The UT Dining system does not allow dining dollars to roll over from spring semester to fall.
On Monday, students will have a chance to donate their excess dining dollars to Second Harvest Food Bank.
Fadi Saleh, a sophomore in College Scholars with a focus in medical administration, thought of the idea to donate excess dining dollars in the fall of 2012, when he had $500 left over in his dining dollars account.
After realizing the money would roll over from fall to spring but not from spring to summer, he began to wonder how to more effectively distribute the funds.
"How can this go to something where it's not just going back to the university?" Saleh asked. "Honestly, for the university, it's probably just a drop in the bucket."
Saleh organized a Facebook event and contacted Second Harvest Food Bank. After receiving support from Second Harvest and UT Dining, he began coordinating UT's first dining dollar donation drive. Trucks stationed outside eight of the nine convenient stores on campus will accept donations — perishable, non perishable and even non-food items — before dropping them off at Second Harvest.
Saleh said Second Harvest will take anything, even sushi, but lamented the lack of their most wanted items.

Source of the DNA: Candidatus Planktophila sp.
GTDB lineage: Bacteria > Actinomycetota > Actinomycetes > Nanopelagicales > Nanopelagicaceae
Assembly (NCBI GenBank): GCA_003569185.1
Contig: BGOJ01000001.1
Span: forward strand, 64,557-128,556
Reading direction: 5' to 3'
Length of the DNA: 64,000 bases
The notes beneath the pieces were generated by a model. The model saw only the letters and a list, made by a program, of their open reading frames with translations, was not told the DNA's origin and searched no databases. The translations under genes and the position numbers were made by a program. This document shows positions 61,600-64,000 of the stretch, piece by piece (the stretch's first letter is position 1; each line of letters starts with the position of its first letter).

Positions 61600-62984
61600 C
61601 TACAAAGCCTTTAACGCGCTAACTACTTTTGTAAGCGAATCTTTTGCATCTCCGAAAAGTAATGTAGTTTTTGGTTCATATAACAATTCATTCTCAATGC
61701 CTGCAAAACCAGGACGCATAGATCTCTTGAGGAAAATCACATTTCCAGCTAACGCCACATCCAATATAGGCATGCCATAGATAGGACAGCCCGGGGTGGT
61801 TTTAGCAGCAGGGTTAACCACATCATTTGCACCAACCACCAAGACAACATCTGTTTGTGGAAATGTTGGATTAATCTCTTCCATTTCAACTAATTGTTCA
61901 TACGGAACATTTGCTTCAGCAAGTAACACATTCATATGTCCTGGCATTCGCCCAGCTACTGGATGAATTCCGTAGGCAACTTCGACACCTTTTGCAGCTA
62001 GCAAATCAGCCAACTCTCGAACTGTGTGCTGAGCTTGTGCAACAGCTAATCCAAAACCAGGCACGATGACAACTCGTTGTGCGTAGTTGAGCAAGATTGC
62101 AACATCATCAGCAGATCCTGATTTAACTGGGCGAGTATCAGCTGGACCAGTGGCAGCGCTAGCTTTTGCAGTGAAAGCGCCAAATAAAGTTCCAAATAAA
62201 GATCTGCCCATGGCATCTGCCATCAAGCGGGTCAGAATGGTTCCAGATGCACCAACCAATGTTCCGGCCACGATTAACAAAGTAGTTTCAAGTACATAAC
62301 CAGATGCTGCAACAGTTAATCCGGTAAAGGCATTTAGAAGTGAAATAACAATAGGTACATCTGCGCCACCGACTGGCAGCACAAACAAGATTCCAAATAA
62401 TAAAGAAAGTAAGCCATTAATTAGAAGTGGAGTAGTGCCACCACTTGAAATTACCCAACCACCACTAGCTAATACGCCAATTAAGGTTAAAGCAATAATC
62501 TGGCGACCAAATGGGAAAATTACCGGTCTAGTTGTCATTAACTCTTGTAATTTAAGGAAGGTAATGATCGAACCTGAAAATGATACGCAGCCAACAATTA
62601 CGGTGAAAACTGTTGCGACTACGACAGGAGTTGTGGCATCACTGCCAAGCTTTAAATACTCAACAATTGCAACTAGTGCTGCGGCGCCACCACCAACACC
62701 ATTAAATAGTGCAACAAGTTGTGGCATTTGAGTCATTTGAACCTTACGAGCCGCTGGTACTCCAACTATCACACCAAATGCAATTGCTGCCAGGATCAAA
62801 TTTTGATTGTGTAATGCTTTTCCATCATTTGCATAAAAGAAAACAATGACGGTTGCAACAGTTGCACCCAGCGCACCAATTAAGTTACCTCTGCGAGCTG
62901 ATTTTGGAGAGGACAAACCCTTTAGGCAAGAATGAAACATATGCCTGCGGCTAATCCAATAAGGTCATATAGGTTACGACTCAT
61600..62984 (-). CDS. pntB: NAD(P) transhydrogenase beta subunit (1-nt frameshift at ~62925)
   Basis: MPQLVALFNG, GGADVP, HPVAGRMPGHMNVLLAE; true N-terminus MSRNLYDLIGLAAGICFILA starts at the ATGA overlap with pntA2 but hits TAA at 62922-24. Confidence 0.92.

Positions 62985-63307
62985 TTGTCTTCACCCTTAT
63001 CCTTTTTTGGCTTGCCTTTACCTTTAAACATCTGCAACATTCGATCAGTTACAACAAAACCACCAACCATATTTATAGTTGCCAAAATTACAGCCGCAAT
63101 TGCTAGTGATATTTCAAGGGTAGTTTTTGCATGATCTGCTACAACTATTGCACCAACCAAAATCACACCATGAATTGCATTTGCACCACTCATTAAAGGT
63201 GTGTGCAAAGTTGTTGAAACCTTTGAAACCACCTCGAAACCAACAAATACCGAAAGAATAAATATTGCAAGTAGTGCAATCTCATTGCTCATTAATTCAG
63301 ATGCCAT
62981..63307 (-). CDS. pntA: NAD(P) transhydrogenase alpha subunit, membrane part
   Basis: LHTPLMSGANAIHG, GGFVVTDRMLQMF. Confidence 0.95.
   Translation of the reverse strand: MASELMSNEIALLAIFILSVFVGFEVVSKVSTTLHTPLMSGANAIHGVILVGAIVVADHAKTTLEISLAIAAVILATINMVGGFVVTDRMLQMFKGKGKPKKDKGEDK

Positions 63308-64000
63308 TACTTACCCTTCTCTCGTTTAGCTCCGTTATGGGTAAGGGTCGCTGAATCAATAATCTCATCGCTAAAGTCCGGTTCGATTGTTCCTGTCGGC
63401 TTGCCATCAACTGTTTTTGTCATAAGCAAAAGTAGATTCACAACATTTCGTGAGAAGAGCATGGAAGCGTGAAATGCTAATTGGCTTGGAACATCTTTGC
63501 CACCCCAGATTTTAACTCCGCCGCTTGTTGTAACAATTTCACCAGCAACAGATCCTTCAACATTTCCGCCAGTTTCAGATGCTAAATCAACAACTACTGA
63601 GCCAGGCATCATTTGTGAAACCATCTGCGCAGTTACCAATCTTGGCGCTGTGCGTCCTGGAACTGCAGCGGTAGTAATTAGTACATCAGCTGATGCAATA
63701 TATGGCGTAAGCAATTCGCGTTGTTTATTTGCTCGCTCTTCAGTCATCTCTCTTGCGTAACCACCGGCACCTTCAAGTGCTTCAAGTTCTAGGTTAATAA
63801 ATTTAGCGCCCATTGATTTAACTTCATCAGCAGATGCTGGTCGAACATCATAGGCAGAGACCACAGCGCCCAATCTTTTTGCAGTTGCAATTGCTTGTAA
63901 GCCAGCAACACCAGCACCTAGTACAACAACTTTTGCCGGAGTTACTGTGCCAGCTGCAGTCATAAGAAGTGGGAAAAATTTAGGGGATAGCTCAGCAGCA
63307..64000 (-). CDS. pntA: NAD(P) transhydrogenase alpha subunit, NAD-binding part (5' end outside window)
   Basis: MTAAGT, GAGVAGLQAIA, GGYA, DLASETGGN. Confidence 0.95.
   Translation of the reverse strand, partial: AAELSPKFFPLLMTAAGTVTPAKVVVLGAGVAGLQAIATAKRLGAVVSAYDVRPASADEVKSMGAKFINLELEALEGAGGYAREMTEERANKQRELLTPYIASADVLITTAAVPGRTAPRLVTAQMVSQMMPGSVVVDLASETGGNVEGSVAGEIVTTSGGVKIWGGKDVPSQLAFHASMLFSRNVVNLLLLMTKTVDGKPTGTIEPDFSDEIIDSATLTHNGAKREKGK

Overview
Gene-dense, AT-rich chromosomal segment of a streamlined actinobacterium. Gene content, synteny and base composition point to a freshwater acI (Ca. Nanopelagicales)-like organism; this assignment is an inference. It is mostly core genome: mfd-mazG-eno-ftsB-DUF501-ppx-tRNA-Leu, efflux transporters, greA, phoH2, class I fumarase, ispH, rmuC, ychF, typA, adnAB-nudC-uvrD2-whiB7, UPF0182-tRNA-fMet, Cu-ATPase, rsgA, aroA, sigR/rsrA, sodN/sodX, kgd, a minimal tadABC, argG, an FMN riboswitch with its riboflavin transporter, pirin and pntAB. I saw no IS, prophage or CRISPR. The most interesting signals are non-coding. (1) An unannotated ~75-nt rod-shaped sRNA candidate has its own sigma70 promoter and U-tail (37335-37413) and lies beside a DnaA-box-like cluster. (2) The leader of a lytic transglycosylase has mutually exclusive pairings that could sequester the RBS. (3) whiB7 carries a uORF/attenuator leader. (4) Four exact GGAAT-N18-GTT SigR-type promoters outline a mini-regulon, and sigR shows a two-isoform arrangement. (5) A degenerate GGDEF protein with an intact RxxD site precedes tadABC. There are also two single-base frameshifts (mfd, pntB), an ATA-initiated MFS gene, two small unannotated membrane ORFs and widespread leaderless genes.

"One limitation this has, of course ... Second Harvest's most wanted items are usually not sold or not sold in great quantities," he said. "Stuff like peanut butter: I've been to three of the convenience stores and haven't seen any peanut butter."
In the future, the ambitious Saleh hopes to alleviate the shortcomings of campus convenient stores by allowing the direct donation of excess dining dollars to local nonprofits like Second Harvest.
"If we can give food banks ... the power to use the money that we donate in the way that they feel is best for the community — which they have experience with this — then that could just help the community more," he said.
The Facebook event has more than 140 confirmed participants, and for sophomore civil engineering major Katie Roth, the opportunity comes at just the right time.
After transferring to UT from Alabama this semester, Roth initially purchased a meal plan with $200 dining dollars. She worried that she was using more dining dollars than meals, so she switched to one with $500.
Now, with only a study day and five days of exams left before school's out for sumer, Roth said she still has $200 left.
"I guess $500 was just too many, but $200 wasn't enough," she said. "There wasn't an in-between one that applied to me."
She's been spreading the wealth by buying food for her friends and even shopping at the convenient stores for basic goods. Still, she said she was excited for the opportunity to put the remaining balance to good use.
"I'm not going to use the rest of my dining dollars, I still have over $200 left and it's a good cause," Roth said. "Otherwise they just go to waste."